TWO years ago, I had dinner with then-Juventus star Cristiano Ronaldo in his favourite Turin restaurant and told him a story about swimming icon Michael Phelps that made him purr with admiration.
Phelps, the indisputable GOAT of the pool with 23 Olympic gold medals, had revealed to me how he once went five consecutive years without a single day off, and when I asked why, answered: “To be the best, you have to do things that other people aren’t willing to do.
“And I figured that because my rivals all did six days a week training, if I did seven then for every year, I would get 52 other days more training than anybody else, every single year. So over five years, that was an extra 260 days.”
“My main strength is my mind,” he said. “I think it’s my strongest point. Talent is not enough, if you don’t dedicate 100%, you’re not going to reach the level that you want.
“Sometimes, if I’m a little bit lazy and play with the kids or whatever, I have to go to the gym for at least 40 minutes afterwards because this will make the difference at the end of the day. If you don’t do that work, you won’t be No1.”
For the past few weeks, Ronaldo has been the subject of derisive sneering from people who should know better that he’s washed up, finished, kaput… that the magic’s gone, the wondrous goal machine broken, he’s too old and too slow to be a proper force anymore.
He, apparently, was ‘THE problem’ at United, not the shockingly leaky defence or miserably mediocre midfield.
I’ve watched all this with wry amusement, because if there’s one thing my Portuguese friend’s even better at than scoring goals then it is making critics eat their words.
This was his 59th hat-trick – one of the many ludicrous stats on his CV – and one of his best, featuring a thunderbolt 25-yard screamer, a tap-in created by razor-sharp awareness and movement, and a bullet header to win the match.
It sounds absurd to say Ronaldo was out to prove a point, given how little he has to prove to anyone about his football ability.
But the real point he proved in scoring his 805th, 806th and 807th career goals, taking him past Czech legend Josef Bican to become the top goal-scorer in football history, is that Cristiano Ronaldo is now indisputably the greatest player ever.
But frankly, as this season progresses, the argument is surely over.
Just consider this startling fact: only one player has scored more Premier League goals than Ronaldo this season (Salah), but 91 players have scored more than Messi in Ligue 1 for PSG.
The Argentinian’s tally of just two goals in 18 league games is by far the worst of his mercurial career, but his painful struggles in Paris perfectly exemplify why Ronaldo is the GOAT.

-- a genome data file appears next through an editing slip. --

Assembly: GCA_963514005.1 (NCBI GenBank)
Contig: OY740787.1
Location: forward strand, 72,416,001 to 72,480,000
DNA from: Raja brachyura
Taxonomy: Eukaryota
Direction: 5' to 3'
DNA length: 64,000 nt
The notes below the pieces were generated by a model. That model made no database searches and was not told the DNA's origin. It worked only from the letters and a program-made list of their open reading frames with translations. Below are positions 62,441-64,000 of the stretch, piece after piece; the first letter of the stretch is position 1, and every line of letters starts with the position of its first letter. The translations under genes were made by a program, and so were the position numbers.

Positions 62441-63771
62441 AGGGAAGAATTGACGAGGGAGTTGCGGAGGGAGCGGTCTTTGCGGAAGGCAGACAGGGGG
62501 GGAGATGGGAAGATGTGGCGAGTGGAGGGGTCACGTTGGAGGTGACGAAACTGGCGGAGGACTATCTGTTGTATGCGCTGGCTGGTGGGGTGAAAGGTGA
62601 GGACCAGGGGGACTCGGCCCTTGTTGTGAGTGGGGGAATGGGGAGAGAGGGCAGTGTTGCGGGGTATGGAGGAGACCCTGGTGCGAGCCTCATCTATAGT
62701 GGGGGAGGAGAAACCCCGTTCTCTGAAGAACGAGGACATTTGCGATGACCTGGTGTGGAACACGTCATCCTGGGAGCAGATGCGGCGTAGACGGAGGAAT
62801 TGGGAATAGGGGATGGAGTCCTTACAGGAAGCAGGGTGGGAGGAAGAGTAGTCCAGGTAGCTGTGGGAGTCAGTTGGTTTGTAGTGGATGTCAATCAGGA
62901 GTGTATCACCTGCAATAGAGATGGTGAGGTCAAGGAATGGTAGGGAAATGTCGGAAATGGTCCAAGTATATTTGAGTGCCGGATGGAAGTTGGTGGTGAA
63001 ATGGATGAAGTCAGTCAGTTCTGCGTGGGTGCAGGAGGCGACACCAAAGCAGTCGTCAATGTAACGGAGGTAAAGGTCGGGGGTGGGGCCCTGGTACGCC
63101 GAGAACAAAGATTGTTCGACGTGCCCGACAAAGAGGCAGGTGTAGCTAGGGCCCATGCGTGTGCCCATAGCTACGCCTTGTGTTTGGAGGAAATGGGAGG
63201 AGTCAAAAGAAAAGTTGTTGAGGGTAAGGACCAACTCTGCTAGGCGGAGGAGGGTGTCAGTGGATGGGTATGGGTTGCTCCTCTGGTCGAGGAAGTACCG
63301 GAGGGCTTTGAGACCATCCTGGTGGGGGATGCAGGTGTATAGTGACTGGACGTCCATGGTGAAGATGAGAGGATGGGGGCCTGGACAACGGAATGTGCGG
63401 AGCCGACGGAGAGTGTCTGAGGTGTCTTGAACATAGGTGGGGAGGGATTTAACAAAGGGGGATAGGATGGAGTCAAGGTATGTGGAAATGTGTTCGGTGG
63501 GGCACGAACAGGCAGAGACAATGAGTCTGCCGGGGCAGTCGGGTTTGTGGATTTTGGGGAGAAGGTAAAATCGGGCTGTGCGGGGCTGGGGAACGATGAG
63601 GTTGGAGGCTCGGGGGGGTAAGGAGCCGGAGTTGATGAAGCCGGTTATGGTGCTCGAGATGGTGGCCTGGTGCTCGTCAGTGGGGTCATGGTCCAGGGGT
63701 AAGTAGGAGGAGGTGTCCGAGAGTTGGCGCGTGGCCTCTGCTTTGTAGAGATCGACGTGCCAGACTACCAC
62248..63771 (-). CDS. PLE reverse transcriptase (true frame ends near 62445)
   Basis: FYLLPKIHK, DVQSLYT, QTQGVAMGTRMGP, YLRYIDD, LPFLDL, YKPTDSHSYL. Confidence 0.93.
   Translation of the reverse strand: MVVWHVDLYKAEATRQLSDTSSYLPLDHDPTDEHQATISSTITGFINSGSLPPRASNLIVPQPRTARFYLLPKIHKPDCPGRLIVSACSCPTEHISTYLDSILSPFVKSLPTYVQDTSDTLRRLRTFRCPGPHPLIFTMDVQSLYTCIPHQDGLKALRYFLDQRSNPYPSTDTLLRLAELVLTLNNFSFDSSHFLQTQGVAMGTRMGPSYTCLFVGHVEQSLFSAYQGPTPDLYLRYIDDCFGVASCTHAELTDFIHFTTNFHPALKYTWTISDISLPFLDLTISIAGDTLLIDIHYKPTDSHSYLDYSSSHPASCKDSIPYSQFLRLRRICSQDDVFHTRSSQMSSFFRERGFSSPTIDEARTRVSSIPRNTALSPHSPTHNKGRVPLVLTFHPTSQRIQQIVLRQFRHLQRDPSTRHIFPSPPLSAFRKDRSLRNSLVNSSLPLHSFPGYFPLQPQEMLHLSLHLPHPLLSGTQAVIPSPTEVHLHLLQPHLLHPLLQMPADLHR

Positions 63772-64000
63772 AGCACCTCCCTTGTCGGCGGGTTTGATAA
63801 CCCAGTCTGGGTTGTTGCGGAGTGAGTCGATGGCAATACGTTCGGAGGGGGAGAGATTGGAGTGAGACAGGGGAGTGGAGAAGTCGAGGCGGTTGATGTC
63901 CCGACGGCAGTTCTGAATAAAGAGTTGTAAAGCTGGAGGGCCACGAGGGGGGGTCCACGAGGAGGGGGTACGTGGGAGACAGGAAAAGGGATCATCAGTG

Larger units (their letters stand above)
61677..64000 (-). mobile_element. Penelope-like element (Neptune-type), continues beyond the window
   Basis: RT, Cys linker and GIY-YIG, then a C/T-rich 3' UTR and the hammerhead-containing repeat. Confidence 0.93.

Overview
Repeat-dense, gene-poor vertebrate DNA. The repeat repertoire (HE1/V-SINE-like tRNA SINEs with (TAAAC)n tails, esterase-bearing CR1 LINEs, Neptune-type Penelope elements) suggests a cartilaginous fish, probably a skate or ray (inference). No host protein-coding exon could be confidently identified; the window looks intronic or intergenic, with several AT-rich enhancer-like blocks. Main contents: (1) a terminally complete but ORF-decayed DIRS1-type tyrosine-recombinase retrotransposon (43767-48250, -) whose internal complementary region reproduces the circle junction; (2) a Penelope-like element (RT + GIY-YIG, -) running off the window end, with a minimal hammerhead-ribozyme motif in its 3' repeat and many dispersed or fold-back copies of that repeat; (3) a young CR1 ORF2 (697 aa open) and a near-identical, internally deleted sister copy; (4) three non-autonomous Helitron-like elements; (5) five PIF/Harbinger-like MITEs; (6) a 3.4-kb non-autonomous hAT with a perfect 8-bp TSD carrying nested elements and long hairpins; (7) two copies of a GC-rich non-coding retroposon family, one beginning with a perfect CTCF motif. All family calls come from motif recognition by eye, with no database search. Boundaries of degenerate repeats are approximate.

For me, it comes down to this: Messi is a genius, no question, but I’ve long suspected he’s what cricket fans would call a ‘flat-track bully.’
From the moment he left Spain and was taken out of his heavily protected comfort zone, he’s faded faster than my taste buds after I caught Covid.
Yet Ronaldo has repeatedly moved clubs, and countries, to give himself new challenges, from Portugal to England, Spain to Italy.
And everywhere he’s gone, he’s delivered big titles and broken more scoring records.
Unlike Messi, he’s deliberately dragged himself out of HIS comfort zone again and again.
Also unlike Messi, who is three years younger, Ronaldo – now 37 – is defying all normal age limitations to continue performing miracles in the toughest of leagues.
The stats don’t lie: Ronaldo’s now the greatest ever Champions League goal-scorer, the greatest international goal-scorer, and the greatest overall goal-scorer.
This isn’t because he’s a better natural player than Messi, or indeed other gifted greats like Ronaldinho and George Best, but because he has a superior mental strength and resilience.
One of my favourite video clips is of a smirking Woods, after his sensational Masters comeback win in 2019, watching myriad critics declaring him to be done as a top flight golfer after scandal and injury left him out of the Top 1000-ranked players.
The brutal critiques fuelled him just as they fuel Ronaldo who will be equally amused today as he sees his most vociferous media antagonists suddenly lavishing praise on him again.
I think the other quality that makes Cristiano the GOAT is his supreme self-belief which he explained to me like this: “If you don’t think you are the best in your job, I think you’re not thinking properly.”
He smiled and replied: “No1. Not No7, but No1.”
Today, I texted him to ask him to sum up in one word why he’s the GOAT.
“I need three words,” he replied. “More than special one, I’m ‘The Only One.’”
Then he sent two laughing emojis.
I could almost hear him chuckling – and winking – out of my phone.
But he’s right.
As we saw yesterday, Cristiano Ronaldo’s now out on his own as the greatest footballer to ever play the game.
Top 10 players that I’ve seen in my lifetime:
- Cristiano Ronaldo
- Diego Maradona
- Lionel Messi
- Ronaldo (Brazil)
- George Best
- Thierry Henry
- Zinedine Zidane
- Paolo Maldini